The Franks and The Muslims under the Umayyad Caliphate would meet in northeastern France in October of 732. Charles Martel, commander of the Franks, who were largely infantry based, and likely equal in number to the Muslim army, would fight General Abdul Rahman Al Ghafiqi, who commanded the Umayyad army that had a large amount of cavalry.
The Muslims had a tried and true method of wearing down the enemy with light cavalry peppering and repeated heavy cavalry charges. With no real reason to try something different, ‘Abd-al-Raḥmân’s cavalry crashed into the Frankish formations who stood firm like “A Bulwark of Ice” according to later Muslim accounts. Frankish troops withstood the attacks and lashed out hard whenever the experienced troops saw an opportunity.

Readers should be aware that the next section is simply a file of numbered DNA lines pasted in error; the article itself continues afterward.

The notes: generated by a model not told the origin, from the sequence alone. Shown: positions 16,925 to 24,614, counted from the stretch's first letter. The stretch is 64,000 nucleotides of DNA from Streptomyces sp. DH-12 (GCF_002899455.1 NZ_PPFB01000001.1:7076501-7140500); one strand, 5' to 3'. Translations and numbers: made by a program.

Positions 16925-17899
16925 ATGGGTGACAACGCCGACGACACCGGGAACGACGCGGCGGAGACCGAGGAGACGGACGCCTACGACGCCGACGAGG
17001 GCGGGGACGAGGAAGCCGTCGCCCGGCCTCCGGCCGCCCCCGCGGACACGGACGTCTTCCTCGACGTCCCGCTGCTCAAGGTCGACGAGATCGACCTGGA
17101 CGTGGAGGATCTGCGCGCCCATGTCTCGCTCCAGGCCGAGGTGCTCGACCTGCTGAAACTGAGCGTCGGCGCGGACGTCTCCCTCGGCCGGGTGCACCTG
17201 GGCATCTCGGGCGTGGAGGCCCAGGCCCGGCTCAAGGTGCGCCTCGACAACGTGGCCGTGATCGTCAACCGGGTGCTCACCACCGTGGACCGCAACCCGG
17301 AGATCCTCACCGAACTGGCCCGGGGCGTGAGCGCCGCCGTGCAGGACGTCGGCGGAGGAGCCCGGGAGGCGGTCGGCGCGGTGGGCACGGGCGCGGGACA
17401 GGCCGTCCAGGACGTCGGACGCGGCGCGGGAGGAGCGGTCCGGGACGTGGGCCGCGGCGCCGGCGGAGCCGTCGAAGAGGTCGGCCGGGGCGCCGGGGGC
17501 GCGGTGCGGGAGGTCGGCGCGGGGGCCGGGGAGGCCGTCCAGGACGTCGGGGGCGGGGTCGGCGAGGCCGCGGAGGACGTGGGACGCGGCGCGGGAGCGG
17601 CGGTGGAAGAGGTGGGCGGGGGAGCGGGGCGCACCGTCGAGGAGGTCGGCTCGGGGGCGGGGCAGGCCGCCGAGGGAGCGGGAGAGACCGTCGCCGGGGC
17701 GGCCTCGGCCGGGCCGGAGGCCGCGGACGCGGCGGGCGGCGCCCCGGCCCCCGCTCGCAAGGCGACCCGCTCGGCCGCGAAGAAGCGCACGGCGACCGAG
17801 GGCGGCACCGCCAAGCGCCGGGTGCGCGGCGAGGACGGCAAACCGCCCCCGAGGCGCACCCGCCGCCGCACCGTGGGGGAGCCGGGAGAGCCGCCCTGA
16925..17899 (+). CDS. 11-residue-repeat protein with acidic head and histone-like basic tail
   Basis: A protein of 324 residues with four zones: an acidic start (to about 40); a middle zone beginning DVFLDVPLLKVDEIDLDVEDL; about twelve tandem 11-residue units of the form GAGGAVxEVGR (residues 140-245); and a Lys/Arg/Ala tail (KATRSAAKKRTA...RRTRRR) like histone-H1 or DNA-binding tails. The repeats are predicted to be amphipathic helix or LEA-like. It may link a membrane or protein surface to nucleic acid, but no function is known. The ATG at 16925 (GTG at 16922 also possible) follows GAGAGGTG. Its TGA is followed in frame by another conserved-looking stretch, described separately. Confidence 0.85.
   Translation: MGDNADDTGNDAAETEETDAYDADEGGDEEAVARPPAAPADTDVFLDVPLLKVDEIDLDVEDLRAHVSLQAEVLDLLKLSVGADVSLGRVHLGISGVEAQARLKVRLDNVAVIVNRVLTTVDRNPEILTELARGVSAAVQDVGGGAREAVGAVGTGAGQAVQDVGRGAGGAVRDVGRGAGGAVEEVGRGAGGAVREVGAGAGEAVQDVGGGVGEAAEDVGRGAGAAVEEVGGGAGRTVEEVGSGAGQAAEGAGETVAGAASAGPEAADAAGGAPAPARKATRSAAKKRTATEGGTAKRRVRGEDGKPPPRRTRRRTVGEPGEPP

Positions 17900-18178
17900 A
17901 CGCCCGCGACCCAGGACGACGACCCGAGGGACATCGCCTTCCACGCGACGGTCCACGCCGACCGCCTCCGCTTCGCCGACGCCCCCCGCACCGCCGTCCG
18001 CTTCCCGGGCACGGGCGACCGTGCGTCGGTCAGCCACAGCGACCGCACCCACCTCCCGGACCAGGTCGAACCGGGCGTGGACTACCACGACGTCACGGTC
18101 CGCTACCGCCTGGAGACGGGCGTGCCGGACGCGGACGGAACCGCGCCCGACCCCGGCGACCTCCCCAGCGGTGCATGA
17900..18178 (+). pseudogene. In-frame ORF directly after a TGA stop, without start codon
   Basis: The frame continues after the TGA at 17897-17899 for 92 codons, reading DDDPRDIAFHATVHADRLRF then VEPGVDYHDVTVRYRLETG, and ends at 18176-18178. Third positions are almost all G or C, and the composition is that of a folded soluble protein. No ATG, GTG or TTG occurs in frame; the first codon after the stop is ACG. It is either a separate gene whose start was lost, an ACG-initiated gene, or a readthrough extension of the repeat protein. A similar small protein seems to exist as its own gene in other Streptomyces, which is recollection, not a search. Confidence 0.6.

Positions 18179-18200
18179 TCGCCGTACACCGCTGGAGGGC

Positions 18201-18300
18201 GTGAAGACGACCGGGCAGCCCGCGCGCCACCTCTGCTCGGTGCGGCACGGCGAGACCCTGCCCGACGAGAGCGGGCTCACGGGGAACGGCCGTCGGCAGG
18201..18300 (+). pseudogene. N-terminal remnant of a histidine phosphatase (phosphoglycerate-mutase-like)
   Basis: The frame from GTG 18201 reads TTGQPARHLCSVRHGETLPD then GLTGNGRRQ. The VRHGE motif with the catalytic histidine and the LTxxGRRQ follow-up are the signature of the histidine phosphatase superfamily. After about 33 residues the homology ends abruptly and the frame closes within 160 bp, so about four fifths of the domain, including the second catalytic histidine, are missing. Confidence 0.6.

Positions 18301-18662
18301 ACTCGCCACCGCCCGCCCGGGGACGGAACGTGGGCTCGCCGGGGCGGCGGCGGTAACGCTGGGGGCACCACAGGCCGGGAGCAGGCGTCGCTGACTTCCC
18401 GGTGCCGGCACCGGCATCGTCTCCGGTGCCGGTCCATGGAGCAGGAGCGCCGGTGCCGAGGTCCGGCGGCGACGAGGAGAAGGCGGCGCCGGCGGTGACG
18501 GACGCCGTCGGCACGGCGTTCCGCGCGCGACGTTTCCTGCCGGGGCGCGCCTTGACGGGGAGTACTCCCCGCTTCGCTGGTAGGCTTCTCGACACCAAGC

Deep into the fighting (perhaps into a second day according to some sources) The cavalry broke into a Frankish formation and towards Charles. His guard, and perhaps Charles himself, entered the fray. Several Frankish scouts were sent at the same time to raid the enemy camp, causing havoc and freeing prisoners.
The Muslims feared for the safety of their booty, obtained during the campaign and many rushed back to the camp. This was seen as a full retreat by many other members of the Muslim army and an actual full retreat soon followed. ‘Abd-al-Raḥmân valiantly attempted to rally his troops but was killed in the fighting as the victorious Franks swarmed upon their retreating foes.
A Danish warrior brought his war band to the South and joined in the battle. In Denmark it is said that Holger Danske sleeps in his tomb, but with one eye open to watch for danger to his land and his people.